Can Pope Francis do anything to help Egypt's Christians?

Pope Francis on Good FridayReuters

As war-like tremors emanate from the Korean Peninsula and the United States, a man of peace is taking a quite different message to an equally troubled nation. And despite the apparently insurmountable difficulties facing Christians in the Middle East, there are hopes he might be able to make a difference during his visit to Egypt which begins today.

Pope Francis has taken the name of a saint famous for his association with a particular prayer: 'Make me a channel of your peace.'

Blessed are the peacemakers, for they shall be called the children of God, says Jesus in the Sermon on the Mount in Matthew's gospel.

This is the message Pope Francis will take to Egypt.

It is still only weeks since 45 people were slaughtered by Islamic State in the Palm Sunday bombings in Cairo and Alexandria on Palm Sunday. The latter was at St Mark's Cathedral, where the Coptic Pope Tawadros II was celebrating Mass at the time and is thought to have been a target of the bomber. 

As throughout most of the Middle East, Christians are under real threat in Egypt, a cradle of the faith, where the Alexandria Patriarchate is believed to have been founded by Saint Mark in AD 33.  It is at number 21 on the Open Doors World Watch List of countries where persecution of Christians is most severe. Islamist hardliners are targeting Christians for attack. There are severe restrictions on church building. Converts from Islam and increasingly, the large Coptic minority of around 10 million – more than one tenth of the population – are being overtly and covertly attacked and discriminated against. 

During 27 hours in Cairo, Pope Francis will meet Egyptian President Abdel Fattah al-Sisi, Sheikh Ahmed al-Tayeb, the Grand Imam of al-Azhar, and Pope Tawadros. And he will speak at a conference on religious dialogue at Al-Azhar in an attempt to rebuild bridges. Relations were cut in 2011 by al-Azhar, a world-leading centre of Islamic learning for over a millennium, after controversial comments by Pope Benedict about Islam.

In a video message to Egypt ahead of his visit, which begins with the Arabic greeting, As-salamu alaykum – Peace be with you – Pope Francis regrets the 'blind violence' which has been seen in Egypt recently – a reference to the Palm Sunday bombings.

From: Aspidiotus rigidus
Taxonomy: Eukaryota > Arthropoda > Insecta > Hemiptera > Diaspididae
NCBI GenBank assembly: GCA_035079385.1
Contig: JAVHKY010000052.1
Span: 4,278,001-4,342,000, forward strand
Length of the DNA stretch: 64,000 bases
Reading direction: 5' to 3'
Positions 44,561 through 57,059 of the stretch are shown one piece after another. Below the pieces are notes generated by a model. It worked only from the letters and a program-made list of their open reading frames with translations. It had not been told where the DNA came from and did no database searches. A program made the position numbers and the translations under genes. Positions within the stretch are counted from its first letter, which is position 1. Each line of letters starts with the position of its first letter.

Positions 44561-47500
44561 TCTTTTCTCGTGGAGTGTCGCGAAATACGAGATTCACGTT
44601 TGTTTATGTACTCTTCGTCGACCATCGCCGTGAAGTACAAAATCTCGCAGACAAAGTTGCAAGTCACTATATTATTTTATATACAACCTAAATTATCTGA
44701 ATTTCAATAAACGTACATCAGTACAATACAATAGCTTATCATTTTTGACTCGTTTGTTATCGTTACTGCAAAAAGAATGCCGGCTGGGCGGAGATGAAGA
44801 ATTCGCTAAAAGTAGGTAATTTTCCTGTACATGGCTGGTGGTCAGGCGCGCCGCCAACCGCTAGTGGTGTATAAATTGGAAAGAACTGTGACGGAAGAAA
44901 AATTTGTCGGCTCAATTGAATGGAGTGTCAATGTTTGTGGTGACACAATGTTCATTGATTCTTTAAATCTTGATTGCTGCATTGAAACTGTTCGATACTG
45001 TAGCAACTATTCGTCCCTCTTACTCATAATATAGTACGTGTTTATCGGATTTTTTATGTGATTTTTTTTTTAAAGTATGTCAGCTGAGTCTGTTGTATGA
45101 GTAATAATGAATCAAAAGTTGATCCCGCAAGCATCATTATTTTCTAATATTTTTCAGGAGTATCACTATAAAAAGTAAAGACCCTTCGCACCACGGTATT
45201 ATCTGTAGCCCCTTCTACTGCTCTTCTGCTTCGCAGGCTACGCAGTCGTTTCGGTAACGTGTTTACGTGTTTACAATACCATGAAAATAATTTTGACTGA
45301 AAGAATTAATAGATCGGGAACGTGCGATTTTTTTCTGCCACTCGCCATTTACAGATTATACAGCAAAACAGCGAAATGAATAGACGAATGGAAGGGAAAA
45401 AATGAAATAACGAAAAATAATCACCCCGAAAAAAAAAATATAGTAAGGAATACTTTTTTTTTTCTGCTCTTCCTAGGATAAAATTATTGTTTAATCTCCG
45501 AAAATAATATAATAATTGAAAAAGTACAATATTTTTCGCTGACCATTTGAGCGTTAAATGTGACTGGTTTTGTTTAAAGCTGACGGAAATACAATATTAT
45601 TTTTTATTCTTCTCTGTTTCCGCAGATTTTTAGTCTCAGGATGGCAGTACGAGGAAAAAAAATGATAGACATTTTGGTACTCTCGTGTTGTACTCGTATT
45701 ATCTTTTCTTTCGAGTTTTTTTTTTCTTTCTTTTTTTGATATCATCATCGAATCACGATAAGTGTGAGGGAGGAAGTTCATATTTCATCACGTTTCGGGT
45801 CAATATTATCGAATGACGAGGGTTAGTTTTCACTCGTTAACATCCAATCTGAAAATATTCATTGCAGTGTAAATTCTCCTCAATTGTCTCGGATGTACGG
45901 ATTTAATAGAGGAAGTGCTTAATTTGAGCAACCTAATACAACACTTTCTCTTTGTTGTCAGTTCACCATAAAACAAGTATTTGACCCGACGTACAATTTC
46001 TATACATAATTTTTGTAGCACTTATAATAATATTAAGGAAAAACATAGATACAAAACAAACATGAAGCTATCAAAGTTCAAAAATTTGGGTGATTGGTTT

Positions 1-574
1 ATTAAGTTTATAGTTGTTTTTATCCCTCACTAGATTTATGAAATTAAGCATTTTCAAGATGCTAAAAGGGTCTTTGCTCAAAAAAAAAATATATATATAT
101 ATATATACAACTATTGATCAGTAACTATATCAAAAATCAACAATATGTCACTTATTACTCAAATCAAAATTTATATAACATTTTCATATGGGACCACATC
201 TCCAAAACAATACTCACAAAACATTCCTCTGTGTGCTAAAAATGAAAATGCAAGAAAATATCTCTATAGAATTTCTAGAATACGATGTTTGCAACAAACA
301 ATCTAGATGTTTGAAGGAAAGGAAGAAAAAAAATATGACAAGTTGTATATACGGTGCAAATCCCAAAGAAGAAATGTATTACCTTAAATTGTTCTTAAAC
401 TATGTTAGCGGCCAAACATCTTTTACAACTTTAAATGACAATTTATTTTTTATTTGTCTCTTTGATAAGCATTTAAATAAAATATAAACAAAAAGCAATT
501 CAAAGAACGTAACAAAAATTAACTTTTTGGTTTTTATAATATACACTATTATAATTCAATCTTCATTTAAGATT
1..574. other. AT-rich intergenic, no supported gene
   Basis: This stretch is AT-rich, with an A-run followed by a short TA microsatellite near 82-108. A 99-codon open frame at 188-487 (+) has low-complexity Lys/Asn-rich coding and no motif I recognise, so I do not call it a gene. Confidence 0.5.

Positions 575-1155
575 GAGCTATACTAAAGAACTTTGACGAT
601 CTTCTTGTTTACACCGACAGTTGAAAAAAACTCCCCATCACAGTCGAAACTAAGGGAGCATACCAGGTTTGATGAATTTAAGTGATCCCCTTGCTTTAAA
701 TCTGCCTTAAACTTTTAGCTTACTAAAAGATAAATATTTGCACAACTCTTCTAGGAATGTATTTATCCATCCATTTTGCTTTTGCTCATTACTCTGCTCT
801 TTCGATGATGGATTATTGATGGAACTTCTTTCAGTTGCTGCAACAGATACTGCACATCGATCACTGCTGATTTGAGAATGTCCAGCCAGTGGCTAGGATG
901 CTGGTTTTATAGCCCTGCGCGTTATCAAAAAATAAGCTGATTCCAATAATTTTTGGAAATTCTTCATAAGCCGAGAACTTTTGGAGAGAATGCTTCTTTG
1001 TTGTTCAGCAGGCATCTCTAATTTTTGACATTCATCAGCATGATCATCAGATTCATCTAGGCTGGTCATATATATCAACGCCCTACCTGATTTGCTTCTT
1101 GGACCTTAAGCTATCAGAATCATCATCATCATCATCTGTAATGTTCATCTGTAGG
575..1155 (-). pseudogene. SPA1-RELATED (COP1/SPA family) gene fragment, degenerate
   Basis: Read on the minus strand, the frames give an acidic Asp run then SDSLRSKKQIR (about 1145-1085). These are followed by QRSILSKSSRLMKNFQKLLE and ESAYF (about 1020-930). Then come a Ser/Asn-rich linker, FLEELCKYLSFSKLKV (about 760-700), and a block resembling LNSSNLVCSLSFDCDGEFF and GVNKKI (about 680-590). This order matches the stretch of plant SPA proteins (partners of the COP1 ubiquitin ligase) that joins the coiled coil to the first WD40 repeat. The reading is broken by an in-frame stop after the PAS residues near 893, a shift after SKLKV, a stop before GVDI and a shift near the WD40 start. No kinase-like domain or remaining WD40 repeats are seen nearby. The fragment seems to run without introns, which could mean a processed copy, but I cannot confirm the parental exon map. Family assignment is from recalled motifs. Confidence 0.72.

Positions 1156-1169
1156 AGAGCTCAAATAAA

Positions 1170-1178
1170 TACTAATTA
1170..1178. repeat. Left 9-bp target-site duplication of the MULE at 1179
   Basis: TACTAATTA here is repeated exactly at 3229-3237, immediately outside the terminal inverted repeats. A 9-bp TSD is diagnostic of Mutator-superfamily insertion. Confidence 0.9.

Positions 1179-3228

He says he is coming as a friend, a messenger of peace, and a pilgrim to the country that, more than two thousand years ago, gave refuge and hospitality to the Holy Family as they fled the threats of King Herod.

He wants his visit to be 'a witness of my affection, comfort and encouragement for all the Christians of the Middle East'. It is intended as 'a message of brotherhood and reconciliation with all the children of Abraham, particularly the Muslim world, in which Egypt holds so important a place.'

He says: 'Our world needs peace, love and mercy. It needs peacemakers, people who are free and who set others free, men and women of courage who can learn from the past in order to build the future, free of every form of prejudice.'

As the Pope says, Egypt is the land where patriarchs and prophets lived. It is the land where God made his voice heard.

The tone of everything he is saying, and has said, is in contrast to the tone of comments around the situation on the Korean peninsula. In Egypt, the feel is of slow, painstaking attempts to move towards peace, not war.

It is always possible, perhaps even likely, that the Pope's visit will do little or nothing to stem the anti-Christian tide that is taking the historic faith close to extinction in the countries of its birth. For Egyptians and Muslims, the Roman Catholic Pope doesn't have the same status as he does in the West. They're more impressed by the Ecumemical Patriarch, Bartholomew, and fear encroachment by another branch of the faith in historically Orthodox territory. They've been living with the problems of the region for decades.

Yet another risky visit by the Pope, to the Central African Republic in 2015, did contribute to change. Asked to reflect on life a few months afterwards, the Archbishop Nzapalainga of Bangui said: 'Right now in my country, everyone will tell you the same thing. Be they Muslim, Protestant, Catholic, everyone! They will say the same thing: Pope Francis brought a new breath of fresh air to our country and individual lives. Before he came, we were divided into our little camps, chained to our hatreds; isolated and busy meting out the most barbaric punishment against those we considered our enemies. From the moment Pope Francis set foot on CAR, right up to today, I really can tell you that there is a different atmosphere in our land.'

Even if in the end they might be reluctant to give him the credit for any success, people of all faiths in Egypt will certainly be praying he can do the same for them.